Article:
Still saving after your retirement? What you need to know

Grandparents with their grandsoon

Tax

MoneyPlus Features Team

4th August 2017 at 4:07pm

The government has announced it plans to cut the Money Purchase Annual Allowance, after shelving those plans due to the early general election.

This could affect you if you’ve started to take your pension savings but still make contributions.

Until this year, you could pay in £10,000 a year, but this is due to be cut to £4,000. And it’s due to be backdated to April 2017.

Here’s our helpful guide to the Money Purchase Annual Allowance, what it could mean for you, and tips to help with your future tax planning.

What is the Money Purchase Annual Allowance?

Normally, you can save up to 100% of your yearly income – up to a maximum of £40,000 as your annual allowance – into your pension and get tax-relief on what you pay in.

Some people restricted by the MPAA may have already paid more than £4,000 this year, thinking the allowance would stay at £10,000.

When you start taking an income from your pension, a lower limit can apply. This is called the Money Purchase Annual Allowance.
The reason for this is to prevent people withdrawing money from their pension pot and gaining tax-relief for a second time, when they’ve already benefited from tax-relief on what they paid into their pension over the years.

Read our guide on pension annual allowance.

Will it affect me?

This only affects you if you have a defined contribution pension and you have started to take an income but are still paying into your pension.
You won’t be affected by the £4,000 limit if you are only taking tax-free cash out of your pension, without drawing an income.

You still have your full £40,000 annual allowance. For many people, the first time they dip into their pension savings is the day they stop work. So a drop in the annual allowance might not be an issue for them.

But it could affect you if you plan to phase your retirement, perhaps by cutting your working hours. Another example would be if you have had a break in employment and used your pension savings until you got a new job.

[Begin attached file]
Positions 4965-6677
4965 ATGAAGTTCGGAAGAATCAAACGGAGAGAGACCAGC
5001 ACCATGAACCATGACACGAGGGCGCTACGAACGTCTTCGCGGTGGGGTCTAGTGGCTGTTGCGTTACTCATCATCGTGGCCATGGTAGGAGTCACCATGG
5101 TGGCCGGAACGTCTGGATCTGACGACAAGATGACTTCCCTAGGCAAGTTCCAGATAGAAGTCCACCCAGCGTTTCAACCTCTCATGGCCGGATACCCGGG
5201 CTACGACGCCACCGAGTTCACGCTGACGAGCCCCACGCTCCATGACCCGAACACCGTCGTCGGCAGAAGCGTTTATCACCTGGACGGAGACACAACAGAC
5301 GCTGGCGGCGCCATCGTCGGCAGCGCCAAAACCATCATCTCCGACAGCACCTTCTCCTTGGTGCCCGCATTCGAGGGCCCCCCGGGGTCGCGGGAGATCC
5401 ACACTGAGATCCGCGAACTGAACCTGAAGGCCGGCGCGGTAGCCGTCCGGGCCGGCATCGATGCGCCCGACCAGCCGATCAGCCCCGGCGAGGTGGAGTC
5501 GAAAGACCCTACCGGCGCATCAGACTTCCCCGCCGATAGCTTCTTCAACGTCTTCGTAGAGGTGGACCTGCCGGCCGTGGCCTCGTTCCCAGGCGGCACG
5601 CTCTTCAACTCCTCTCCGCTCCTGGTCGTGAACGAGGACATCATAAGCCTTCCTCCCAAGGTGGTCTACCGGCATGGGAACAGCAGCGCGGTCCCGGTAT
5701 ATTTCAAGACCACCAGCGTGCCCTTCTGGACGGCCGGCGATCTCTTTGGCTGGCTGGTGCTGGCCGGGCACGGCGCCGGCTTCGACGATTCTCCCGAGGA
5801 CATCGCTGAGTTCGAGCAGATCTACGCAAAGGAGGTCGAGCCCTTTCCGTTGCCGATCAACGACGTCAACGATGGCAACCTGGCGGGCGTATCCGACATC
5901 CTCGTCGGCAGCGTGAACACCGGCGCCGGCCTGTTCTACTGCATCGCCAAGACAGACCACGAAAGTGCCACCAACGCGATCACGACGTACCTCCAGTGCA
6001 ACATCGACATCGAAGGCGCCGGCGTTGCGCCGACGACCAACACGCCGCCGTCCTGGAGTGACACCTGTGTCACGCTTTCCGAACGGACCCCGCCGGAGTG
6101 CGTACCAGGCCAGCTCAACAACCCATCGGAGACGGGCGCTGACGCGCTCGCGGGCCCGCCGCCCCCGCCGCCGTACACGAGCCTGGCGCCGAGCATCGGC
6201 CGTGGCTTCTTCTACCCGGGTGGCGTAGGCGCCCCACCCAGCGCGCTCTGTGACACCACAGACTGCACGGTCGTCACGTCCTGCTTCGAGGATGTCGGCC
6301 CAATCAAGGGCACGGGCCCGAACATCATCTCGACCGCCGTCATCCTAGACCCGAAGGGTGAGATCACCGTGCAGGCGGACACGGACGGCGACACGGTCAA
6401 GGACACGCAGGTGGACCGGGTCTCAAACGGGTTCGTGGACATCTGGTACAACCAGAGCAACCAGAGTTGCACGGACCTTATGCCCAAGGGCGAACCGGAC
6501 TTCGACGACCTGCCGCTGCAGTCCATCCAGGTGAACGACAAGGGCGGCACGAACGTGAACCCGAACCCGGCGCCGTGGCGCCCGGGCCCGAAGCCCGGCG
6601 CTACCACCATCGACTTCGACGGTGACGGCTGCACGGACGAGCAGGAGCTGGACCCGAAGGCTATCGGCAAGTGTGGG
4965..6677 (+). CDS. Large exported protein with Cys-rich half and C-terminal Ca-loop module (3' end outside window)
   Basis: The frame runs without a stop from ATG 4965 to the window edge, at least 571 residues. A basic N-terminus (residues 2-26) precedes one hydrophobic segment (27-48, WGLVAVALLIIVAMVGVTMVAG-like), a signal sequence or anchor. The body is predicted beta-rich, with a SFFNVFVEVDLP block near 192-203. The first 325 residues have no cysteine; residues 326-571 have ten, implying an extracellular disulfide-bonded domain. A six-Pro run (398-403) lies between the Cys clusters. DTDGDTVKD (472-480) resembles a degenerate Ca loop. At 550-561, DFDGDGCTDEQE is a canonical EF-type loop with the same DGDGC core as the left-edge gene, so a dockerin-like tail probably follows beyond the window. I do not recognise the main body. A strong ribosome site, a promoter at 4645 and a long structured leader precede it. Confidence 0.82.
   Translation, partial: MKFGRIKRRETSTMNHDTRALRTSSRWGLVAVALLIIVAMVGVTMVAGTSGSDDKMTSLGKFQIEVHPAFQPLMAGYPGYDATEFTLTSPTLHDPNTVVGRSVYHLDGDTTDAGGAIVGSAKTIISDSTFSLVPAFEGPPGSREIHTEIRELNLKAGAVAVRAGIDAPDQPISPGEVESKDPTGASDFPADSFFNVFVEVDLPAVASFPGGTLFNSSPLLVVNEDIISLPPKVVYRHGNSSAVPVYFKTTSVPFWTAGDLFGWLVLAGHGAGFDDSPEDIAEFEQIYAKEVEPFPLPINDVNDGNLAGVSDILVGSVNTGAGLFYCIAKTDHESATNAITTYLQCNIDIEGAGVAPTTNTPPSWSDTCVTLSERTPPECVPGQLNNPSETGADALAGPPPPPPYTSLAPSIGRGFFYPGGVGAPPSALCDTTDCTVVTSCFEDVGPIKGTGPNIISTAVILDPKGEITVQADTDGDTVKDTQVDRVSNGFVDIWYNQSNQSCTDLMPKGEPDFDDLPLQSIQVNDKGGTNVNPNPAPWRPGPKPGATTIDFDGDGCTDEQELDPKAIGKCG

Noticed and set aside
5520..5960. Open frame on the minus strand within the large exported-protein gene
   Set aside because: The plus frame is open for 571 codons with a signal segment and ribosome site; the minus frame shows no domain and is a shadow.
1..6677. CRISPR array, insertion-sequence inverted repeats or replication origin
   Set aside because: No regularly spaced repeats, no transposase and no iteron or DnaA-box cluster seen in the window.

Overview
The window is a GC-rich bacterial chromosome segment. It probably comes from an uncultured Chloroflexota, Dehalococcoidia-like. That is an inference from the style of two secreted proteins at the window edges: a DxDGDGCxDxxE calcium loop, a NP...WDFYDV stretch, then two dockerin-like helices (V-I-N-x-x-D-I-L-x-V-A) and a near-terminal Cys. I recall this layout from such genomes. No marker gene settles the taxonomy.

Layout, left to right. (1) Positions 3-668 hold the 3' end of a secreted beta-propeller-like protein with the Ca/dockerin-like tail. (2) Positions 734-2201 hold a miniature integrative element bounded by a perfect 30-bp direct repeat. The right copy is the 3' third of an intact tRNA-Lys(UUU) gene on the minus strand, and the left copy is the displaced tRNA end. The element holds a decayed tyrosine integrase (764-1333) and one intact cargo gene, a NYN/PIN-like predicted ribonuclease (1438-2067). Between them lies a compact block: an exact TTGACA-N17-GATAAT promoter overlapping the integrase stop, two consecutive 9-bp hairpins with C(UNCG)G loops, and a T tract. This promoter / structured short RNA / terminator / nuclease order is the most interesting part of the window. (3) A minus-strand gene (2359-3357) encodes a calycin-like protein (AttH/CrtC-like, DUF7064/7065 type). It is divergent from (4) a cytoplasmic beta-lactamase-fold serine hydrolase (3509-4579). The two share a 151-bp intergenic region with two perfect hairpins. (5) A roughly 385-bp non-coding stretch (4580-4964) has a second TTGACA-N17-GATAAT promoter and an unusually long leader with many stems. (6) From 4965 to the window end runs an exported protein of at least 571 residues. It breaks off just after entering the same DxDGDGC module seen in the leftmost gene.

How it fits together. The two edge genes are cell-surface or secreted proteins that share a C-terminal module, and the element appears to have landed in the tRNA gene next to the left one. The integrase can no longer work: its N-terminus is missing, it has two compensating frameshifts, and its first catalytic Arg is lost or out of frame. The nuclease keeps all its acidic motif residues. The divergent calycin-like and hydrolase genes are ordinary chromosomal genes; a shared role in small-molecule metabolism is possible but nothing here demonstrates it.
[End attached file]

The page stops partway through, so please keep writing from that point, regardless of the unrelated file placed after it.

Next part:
If this is the case, you may still want to keep saving into your pension and keep benefiting from any employer contributions.

Find out more about phasing your retirement and how that might work.

What if I have already paid more than £4,000 this tax year?

Some people restricted by the MPAA may have already paid more than £4,000 this year, thinking the allowance would stay at £10,000.
If you’re one of those people you could face a tax charge. This over contribution will be added to your other income and subject to income tax.

When it comes to smart tax planning, it’s always good to be aware, plan ahead and seek professional advice.

What if I need the flexibility to access my pension but contribute more than £4,000?

It may be possible to keep the full £40,000 Annual Allowance and to dip into your pension savings.

The key to this is to only take the tax-free cash from your pension. However, some older pension schemes may only let you withdraw a combination of 25% tax-free cash and 75% taxable income.

This will trigger the £4,000 allowance.

A modern pension that offers the full range of flexible income options could allow you to take just your tax-free cash. That would let you keep the higher £40,000 annual allowance.

Smart tax planning

The cut to the allowance will be part of the government’s Autumn Finance Bill, but when it comes to smart tax planning, it’s always good to be aware, plan ahead and seek professional advice so that you can make the most of your savings.

The information in this blog or any response to comments should not be taken as financial advice. Laws and tax rules may change in the future and how they affect you depends on your individual circumstances.

A pension is an investment and you may get less back than you paid into it.

The information here is based on our understanding in August 2017.